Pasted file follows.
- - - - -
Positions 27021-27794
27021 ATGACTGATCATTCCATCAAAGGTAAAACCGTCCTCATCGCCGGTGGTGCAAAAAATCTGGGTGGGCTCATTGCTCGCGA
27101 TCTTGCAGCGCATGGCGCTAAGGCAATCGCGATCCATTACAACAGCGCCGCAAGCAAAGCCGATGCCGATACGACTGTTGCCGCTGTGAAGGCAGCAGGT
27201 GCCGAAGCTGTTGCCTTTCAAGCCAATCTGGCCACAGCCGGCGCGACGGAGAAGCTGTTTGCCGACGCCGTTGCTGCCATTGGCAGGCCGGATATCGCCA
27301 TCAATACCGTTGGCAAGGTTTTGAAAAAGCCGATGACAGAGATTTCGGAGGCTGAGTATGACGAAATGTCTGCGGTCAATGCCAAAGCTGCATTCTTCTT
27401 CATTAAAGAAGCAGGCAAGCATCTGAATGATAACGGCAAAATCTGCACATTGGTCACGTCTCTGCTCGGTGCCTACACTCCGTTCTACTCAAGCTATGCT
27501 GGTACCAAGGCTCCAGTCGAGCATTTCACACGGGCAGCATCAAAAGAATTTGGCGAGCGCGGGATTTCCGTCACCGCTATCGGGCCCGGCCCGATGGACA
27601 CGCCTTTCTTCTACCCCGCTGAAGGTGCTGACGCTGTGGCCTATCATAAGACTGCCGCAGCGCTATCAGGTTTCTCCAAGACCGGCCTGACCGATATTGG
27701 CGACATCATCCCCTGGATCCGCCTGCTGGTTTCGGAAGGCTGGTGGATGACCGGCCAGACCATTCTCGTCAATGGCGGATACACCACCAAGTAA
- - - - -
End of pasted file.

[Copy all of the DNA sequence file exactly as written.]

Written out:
Positions 27021-27794
27021 ATGACTGATCATTCCATCAAAGGTAAAACCGTCCTCATCGCCGGTGGTGCAAAAAATCTGGGTGGGCTCATTGCTCGCGA
27101 TCTTGCAGCGCATGGCGCTAAGGCAATCGCGATCCATTACAACAGCGCCGCAAGCAAAGCCGATGCCGATACGACTGTTGCCGCTGTGAAGGCAGCAGGT
27201 GCCGAAGCTGTTGCCTTTCAAGCCAATCTGGCCACAGCCGGCGCGACGGAGAAGCTGTTTGCCGACGCCGTTGCTGCCATTGGCAGGCCGGATATCGCCA
27301 TCAATACCGTTGGCAAGGTTTTGAAAAAGCCGATGACAGAGATTTCGGAGGCTGAGTATGACGAAATGTCTGCGGTCAATGCCAAAGCTGCATTCTTCTT
27401 CATTAAAGAAGCAGGCAAGCATCTGAATGATAACGGCAAAATCTGCACATTGGTCACGTCTCTGCTCGGTGCCTACACTCCGTTCTACTCAAGCTATGCT
27501 GGTACCAAGGCTCCAGTCGAGCATTTCACACGGGCAGCATCAAAAGAATTTGGCGAGCGCGGGATTTCCGTCACCGCTATCGGGCCCGGCCCGATGGACA
27601 CGCCTTTCTTCTACCCCGCTGAAGGTGCTGACGCTGTGGCCTATCATAAGACTGCCGCAGCGCTATCAGGTTTCTCCAAGACCGGCCTGACCGATATTGG
27701 CGACATCATCCCCTGGATCCGCCTGCTGGTTTCGGAAGGCTGGTGGATGACCGGCCAGACCATTCTCGTCAATGGCGGATACACCACCAAGTAA